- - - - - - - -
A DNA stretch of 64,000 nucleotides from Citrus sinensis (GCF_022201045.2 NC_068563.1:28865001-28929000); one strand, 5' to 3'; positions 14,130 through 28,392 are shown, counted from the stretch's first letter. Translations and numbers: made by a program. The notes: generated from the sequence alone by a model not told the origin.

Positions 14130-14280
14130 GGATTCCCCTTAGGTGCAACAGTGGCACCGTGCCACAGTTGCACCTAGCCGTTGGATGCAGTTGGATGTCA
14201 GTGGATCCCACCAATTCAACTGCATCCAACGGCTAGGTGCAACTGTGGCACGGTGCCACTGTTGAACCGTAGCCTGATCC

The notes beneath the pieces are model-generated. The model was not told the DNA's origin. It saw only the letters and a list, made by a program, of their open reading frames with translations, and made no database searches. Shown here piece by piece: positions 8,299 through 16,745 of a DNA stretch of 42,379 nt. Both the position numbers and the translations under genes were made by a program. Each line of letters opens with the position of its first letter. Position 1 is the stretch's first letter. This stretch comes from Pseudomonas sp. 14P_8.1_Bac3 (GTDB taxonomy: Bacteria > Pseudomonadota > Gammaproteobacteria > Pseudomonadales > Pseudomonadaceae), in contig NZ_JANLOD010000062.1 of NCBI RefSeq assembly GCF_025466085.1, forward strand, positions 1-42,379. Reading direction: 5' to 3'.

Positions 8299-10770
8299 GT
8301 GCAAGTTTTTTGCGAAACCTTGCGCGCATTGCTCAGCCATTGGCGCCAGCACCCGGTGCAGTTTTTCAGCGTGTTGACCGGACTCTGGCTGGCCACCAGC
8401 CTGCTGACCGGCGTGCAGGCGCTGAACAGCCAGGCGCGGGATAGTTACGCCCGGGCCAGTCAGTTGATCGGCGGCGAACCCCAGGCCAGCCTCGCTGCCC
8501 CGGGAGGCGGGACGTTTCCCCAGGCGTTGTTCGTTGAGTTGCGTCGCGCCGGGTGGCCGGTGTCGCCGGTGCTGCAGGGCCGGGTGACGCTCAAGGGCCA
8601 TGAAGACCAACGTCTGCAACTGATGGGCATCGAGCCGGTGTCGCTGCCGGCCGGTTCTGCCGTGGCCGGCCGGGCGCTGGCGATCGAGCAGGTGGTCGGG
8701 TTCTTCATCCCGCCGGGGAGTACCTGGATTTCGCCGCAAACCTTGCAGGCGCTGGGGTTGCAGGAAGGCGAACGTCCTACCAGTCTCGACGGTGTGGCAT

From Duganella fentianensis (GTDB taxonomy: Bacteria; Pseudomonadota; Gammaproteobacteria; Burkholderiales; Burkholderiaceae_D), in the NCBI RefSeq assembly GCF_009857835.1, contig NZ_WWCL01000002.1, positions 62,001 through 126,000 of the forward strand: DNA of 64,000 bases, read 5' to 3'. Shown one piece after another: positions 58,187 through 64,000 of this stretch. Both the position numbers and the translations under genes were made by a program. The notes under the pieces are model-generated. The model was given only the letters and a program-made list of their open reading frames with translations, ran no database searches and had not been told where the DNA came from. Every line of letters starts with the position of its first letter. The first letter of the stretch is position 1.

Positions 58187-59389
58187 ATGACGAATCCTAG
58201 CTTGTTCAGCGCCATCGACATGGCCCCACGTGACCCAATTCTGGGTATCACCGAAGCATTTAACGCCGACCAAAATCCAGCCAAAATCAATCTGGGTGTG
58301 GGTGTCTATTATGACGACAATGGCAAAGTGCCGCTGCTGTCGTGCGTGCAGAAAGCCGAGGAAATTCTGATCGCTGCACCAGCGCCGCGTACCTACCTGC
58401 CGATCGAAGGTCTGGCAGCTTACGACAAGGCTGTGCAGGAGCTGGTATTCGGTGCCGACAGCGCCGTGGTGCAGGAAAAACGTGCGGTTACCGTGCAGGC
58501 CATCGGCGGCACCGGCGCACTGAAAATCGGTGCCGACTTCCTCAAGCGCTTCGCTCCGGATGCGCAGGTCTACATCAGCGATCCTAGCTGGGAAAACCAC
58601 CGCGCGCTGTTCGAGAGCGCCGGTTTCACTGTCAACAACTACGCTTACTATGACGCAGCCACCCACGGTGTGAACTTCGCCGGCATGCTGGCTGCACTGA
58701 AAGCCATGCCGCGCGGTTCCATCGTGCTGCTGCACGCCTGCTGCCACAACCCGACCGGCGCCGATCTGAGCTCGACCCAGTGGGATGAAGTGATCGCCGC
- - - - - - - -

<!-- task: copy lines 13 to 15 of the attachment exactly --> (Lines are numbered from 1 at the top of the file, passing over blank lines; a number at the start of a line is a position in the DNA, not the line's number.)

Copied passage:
From Duganella fentianensis (GTDB taxonomy: Bacteria; Pseudomonadota; Gammaproteobacteria; Burkholderiales; Burkholderiaceae_D), in the NCBI RefSeq assembly GCF_009857835.1, contig NZ_WWCL01000002.1, positions 62,001 through 126,000 of the forward strand: DNA of 64,000 bases, read 5' to 3'. Shown one piece after another: positions 58,187 through 64,000 of this stretch. Both the position numbers and the translations under genes were made by a program. The notes under the pieces are model-generated. The model was given only the letters and a program-made list of their open reading frames with translations, ran no database searches and had not been told where the DNA came from. Every line of letters starts with the position of its first letter. The first letter of the stretch is position 1.

Positions 58187-59389
58187 ATGACGAATCCTAG